**Axioms**

It's often said that axioms themselves don't need to be true. What follows from axioms, however, must do so according to strict logical laws. Thus different geometrical and mathematical systems are constructed on axioms which needn't be taken as true. (This largely came to be seen to be the case in the late 19

^{th}century.)

However,
Anthony Quinton (in his 1963 paper 'The

*A Priori*and the Analytic') sees axioms very differently. He says that “axioms only confer truth on theorems if they are true themselves”.
How
is the truth of axioms established?

According
to Quinton, a “formally sufficient axiom will be materially
adequate only if it is intuitive”. Thus truth is discovered or seen
intuitively (which is a common idea in mathematics).

The
idea of intuition here must mean that there's no other way to see (or
discover) the truth of axioms precisely because they are so basic. In
other words, they can't be shown to be true by other axioms and
certainly not by theorems.

Remember
that axioms are the starting-points of systems or chains of
reasoning. Thus they can't rely on

*anything*. And that must explain why their truth is seen intuitively – there's no alternative to that.
Still,
what is meant by

*truth*here? How are axioms true?
Axioms
aren't about the world and presumably they aren't about other axioms
or theorems. So why are they true at all? Why can't they simply be
taken syntactically or even as simple marks on a page?

**Analytic Statements**

Quinton
ties in the intuitive truth of axioms to the intuitive truth of
analytic statements. He writes:

“

**According to the analytic thesis, an***a priori*truth is intuitive if its acceptance as true is a condition of understanding the terms it contains.”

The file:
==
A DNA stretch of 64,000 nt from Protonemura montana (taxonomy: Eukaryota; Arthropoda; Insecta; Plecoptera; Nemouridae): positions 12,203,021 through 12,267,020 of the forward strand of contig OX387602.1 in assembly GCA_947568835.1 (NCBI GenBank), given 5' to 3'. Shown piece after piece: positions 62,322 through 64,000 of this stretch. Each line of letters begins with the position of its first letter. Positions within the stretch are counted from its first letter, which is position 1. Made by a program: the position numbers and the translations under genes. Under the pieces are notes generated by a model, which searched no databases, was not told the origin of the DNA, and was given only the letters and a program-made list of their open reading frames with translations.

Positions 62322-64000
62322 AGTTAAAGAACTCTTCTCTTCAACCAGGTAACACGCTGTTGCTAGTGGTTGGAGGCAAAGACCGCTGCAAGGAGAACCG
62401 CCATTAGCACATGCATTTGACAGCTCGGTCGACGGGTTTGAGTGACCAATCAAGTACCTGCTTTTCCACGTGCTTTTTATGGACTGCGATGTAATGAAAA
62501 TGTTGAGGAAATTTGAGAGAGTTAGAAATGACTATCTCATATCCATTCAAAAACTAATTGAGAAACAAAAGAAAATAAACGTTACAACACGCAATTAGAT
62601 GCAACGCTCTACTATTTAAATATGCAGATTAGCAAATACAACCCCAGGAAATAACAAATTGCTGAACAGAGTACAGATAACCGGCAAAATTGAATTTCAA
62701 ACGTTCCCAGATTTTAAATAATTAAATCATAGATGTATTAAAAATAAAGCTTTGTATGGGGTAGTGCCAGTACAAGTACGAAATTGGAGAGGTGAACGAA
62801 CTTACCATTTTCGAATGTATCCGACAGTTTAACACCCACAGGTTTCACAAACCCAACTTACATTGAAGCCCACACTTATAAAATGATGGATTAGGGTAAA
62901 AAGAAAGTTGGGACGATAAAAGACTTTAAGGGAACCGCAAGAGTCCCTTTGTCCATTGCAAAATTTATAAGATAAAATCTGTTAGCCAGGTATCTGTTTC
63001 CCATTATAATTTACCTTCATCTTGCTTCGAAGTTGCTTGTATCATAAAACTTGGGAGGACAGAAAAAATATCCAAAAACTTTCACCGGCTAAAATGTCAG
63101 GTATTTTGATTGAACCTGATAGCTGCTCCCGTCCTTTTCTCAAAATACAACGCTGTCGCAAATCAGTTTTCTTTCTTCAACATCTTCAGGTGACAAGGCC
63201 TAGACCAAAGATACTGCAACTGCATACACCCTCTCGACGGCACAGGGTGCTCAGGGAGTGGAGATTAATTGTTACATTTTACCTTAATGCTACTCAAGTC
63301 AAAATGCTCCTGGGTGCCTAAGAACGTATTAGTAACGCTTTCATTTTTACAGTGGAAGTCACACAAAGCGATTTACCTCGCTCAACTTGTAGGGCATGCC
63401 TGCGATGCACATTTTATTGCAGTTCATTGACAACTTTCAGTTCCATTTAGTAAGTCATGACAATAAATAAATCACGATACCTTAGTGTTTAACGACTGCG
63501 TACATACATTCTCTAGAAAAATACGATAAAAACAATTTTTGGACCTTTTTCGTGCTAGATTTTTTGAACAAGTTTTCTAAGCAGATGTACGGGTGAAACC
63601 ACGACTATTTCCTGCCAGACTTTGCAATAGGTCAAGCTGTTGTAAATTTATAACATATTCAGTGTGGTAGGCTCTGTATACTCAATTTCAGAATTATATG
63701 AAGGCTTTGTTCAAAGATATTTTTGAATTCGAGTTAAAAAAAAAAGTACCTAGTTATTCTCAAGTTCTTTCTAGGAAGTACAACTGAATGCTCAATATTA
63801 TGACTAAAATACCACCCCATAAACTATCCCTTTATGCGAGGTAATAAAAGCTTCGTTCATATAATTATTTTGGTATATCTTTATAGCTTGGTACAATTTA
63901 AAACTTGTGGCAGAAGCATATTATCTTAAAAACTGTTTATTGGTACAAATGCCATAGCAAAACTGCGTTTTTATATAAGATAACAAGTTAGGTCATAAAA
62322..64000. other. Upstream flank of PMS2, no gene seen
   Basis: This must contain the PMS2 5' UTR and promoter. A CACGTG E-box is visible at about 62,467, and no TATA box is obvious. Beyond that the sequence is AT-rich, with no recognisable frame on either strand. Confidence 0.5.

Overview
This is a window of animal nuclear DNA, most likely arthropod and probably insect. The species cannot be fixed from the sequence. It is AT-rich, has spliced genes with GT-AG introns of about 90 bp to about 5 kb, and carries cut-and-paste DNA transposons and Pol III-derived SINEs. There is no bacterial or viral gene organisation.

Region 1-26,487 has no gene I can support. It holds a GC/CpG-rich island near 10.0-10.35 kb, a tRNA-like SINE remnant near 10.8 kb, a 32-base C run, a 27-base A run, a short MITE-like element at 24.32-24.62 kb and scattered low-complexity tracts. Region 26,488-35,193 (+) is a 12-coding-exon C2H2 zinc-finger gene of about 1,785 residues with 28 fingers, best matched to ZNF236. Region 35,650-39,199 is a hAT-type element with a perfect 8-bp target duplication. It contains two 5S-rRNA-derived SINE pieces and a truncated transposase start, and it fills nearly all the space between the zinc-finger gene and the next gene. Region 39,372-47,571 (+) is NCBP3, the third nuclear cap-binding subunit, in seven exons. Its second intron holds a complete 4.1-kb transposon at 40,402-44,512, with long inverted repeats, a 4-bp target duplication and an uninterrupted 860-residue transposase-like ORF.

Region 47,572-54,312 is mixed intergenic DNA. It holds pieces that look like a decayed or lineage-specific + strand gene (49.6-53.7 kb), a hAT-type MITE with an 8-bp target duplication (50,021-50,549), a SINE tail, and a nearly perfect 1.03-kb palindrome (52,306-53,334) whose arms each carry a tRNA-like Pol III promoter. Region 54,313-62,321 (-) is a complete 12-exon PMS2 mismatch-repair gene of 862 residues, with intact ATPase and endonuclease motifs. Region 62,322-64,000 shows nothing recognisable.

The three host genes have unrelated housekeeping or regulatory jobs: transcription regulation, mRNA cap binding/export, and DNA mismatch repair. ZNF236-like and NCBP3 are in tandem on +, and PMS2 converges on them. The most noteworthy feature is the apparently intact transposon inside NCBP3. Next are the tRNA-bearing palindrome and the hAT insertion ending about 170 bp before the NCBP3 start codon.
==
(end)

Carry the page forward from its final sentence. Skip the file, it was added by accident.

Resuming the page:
To
state the obvious, analytic statements are very unlike simple axioms.
Most of the quoted analytic statements (such as “All bachelors and
unmarried”) contain predicates and references to worldly items.
Axioms are nothing like that. (Although Quinton gives no examples.)

It
can of course be said that we

*see*the truth of “All bachelors are unmarried”*intuitively*. Though that only means that we understand the concepts or words involved and see them as synonyms. Surely that can't be said of individual axioms.
It's
tempting to think that analytic truths are pretty pointless if they
really are only about words. If it's all about conventionality,
synonymity or analyticity, then the world seems to drop out of the
picture. (Except of course that analytic truths - as written down or
thought about - must be part of the world.)

However,
Quinton makes a good distinction between the analytic sentence and
the

*proposition*its expresses.
He
says that “the conventionality principle fails to distinguish
sentences from the propositions they express”.

In
other words, it is the words or sentences which abide by conventional
rules. However, the propositions they express have nothing directly
to do with rules.

Thus
we effectively have the following:

“All
bachelors are unmarried men.”

Clearly,
that is a sentence because it occurs within inverted commas.

But
we also have:

*All bachelors are unmarried men.*

Sure,
the proposition is expressed with a sentence again; though when you
take away the inverted commas, it becomes a....

*proposition*. Or does it? The proposition is still expressed by a sentence even if I've taken away the quotation marks!
Even
if I write:

The
states of affair of bachelors being unmarried men.

or
simply:

Bachelors'
being unmarried.

that's
still a sentence.

In
any case, a proposition on these expressions simply seems to be a
fact or a state of affairs (or the philosophers' “truth
conditions”). Yet propositions aren't deemed to be such things.
Propositions are seen as abstract entities which don't belong to time
and space and have no causal relations with the world. (All that is
extremely problematic; though I'll leave that there for now.)

In
any case, Quinton himself moves on from using propositions as an